Have Fun, Stay Safe

The goods news is that it’s snowing like crazy in Sun Valley. In fact, the snow is great news! Four inches of fluffy new powder has fallen in the past 24 hours, piling onto another 4” that fell earlier this week and two feet that fell in a storm a few days ago. Sun Valley is showing off its winter white finery and offering some of the best skiing and snowboarding anywhere this Presidents’ Day weekend. Woo hoo!

Heavy recent snowfall is making the second half of the season something to celebrate

Heavy recent snowfall is making the second half of the season something to celebrate

Enthusiasm is high to say the least.

However, all this wonderful new snow has created some safety concerns of which all mountain users need to be aware, and to respect. The season’s minimal early snowfall followed by a series of closely-spaced, powerful storms, equals an unstable snowpack. Given these conditions, it is critical that guests respect closed areas on both Baldy and Dollar.

Sun Valley Ski Patrol is working around-the-clock to drop the ropes on any many runs as safely possible

Sun Valley Ski Patrol is working around-the-clock to drop the ropes on any many runs as safely possible

On a sophisticated mountain like Baldy with its detachable high speed quad lifts and state-of-the-art gondola, and some of the best grooming equipment and groomers anywhere, it is easy to forget that slides can happen, even in-bounds. As members of Sun Valley Ski Patrol work tirelessly to get as many trails open, as quickly as possible, mountain users should understand their methods and goals. Mitigating snowpack instability is one of Ski Patrol’s primary responsibilities within ski area boundaries. Before, during and after storms, they implement ski cutting techniques and explosives to accomplish this. Many think the best alarm clock there is is the ka-boom of dynamite hitting the Bowls.

If areas remain closed, though, it is for good reason. In addition to unstable snowpack, these can include (but are not limited to) snowcat or snow machine travel, areas of thin cover, man made obstructions, wildlife considerations, fallen trees, or unsafe conditions in which to run a toboggan. These can change quickly due to current conditions.

 

Members of Ski Patrol are maximizing fun and safety and ask guests to respect ski area closures

Members of Ski Patrol are maximizing fun and safety and ask guests to respect ski area closures

Ski Patrol is comprised of some of the best, most enthusiastic skiers and boarders around. They love powder as much as the rest of us (maybe more) and yearn, like we all do, for first tracks, for themselves and for our guests. It gives them as much as a rush to drop that rope as it does for snow sports enthusiasts to be there when it drops. After all, they love Sun Valley’s mountains and want everyone to have the greatest experience possible.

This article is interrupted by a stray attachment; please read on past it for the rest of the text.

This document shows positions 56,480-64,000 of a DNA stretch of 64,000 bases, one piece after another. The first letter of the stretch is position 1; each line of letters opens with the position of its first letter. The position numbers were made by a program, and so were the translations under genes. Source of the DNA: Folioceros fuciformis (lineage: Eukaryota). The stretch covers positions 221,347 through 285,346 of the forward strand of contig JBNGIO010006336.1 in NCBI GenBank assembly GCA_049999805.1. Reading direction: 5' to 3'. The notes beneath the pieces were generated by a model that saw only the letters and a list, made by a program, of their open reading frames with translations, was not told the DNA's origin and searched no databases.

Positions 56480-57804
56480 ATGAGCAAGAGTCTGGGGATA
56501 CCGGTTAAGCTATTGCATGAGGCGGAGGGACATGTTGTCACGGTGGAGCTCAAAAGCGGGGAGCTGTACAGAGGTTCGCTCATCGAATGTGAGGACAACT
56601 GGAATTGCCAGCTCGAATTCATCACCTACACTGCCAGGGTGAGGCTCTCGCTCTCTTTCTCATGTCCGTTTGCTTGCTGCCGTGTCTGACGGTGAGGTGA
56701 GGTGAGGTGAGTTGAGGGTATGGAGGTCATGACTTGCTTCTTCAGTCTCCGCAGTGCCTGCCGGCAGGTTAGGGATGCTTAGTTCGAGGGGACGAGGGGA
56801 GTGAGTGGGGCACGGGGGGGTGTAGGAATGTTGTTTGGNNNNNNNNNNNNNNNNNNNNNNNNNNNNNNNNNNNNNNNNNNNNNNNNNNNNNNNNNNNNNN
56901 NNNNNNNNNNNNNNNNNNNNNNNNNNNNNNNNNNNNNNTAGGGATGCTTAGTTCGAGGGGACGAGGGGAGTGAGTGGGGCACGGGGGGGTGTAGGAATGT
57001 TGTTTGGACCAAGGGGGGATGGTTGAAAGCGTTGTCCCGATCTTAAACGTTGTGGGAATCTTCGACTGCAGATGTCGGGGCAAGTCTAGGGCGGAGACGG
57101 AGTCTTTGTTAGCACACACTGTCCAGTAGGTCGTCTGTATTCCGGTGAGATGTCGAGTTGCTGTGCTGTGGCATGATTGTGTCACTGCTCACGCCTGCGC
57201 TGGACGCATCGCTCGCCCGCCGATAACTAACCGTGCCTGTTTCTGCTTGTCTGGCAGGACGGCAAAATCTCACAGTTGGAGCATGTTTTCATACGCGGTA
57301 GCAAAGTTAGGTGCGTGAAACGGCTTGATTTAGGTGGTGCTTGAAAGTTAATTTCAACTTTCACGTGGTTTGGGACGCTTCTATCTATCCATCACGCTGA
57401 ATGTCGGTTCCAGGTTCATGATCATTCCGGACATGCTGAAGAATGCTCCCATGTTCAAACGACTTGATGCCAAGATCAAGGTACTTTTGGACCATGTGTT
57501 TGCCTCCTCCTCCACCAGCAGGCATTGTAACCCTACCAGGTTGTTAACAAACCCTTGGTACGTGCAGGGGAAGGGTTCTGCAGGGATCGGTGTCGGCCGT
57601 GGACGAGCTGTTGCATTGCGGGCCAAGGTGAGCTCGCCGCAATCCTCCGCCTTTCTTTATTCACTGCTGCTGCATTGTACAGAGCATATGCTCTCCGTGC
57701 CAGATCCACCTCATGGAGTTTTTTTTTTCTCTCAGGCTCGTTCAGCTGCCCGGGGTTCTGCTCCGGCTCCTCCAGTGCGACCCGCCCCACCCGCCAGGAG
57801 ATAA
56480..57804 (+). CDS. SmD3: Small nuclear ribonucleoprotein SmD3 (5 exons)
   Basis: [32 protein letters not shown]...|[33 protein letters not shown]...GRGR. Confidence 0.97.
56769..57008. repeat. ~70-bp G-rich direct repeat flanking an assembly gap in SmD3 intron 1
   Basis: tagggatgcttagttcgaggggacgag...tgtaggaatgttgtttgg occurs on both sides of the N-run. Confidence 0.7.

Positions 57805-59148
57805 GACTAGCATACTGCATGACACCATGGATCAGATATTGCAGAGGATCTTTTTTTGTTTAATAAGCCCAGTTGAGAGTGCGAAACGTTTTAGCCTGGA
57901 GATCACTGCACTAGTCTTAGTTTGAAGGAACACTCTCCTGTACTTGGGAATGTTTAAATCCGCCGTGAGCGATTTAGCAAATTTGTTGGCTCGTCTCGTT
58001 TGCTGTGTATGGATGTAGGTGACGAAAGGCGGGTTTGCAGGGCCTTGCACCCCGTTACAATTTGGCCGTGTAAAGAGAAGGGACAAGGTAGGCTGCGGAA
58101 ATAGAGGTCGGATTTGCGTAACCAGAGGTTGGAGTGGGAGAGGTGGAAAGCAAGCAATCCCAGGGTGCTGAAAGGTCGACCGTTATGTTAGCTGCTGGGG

When closures are ignored, though, unforeseen results may occur and that is really not what you want during an epic day on the mountain. Sun Valley Ski Patrol only sweeps runs that are open to the public. This means if a guest is injured or lost in a closed area, they are on their own. You don’t want to be that person as night falls. Entering closed areas also sets a poor example for younger guests. Overall, there is too much at stake to risk everything for a few turns in a closed area.

It is probably safe to say that everyone wants guests to enjoy the best day ever on Sun Valley’s slopes, especially members of Ski Patrol. But they also want to make sure that guests stay safe.

There is nothing better than a powder day on Baldy

There is nothing better than a powder day on Baldy

Check for special notices on sunvalley.com where the mountain reports post any special delays and closures. It’s always good to be informed about general conditions, too, so be sure to check in with the Sawtooth National Forest Avalanche Center regularly, especially during, or right after, winter storms. Guests unfamiliar with closure policies should never follow people under ropes or into areas marked closed, but should seek a member of Ski Patrol or Guest Services to get the correct information.

The silence of falling snow is music to all our ears. This week, smiles are broad, the mood is light. But with the excitement about a fantastic second season that starts right about now, let’s all help the dedicated members of Sun Valley Ski Patrol do what they do best: keep us all safe and enjoying this magical mountain playground.

If you have any questions about openings and conditions, pop into the Ski Patrol hut atop Baldy and just ask

If you have any questions about openings and conditions, pop into the Ski Patrol hut atop Baldy and just ask

As the snow continues to fall (yay!) and settle over the next weeks, please enjoy the amazing terrain that is open and available to play in. If there is a rope closing off an area, please understand that it is there because it needs to be.

Now get out there and enjoy these fabulous February feet of snow!

–RES

Meet the BEAST

Charlie Kucher, groomer extraordinaire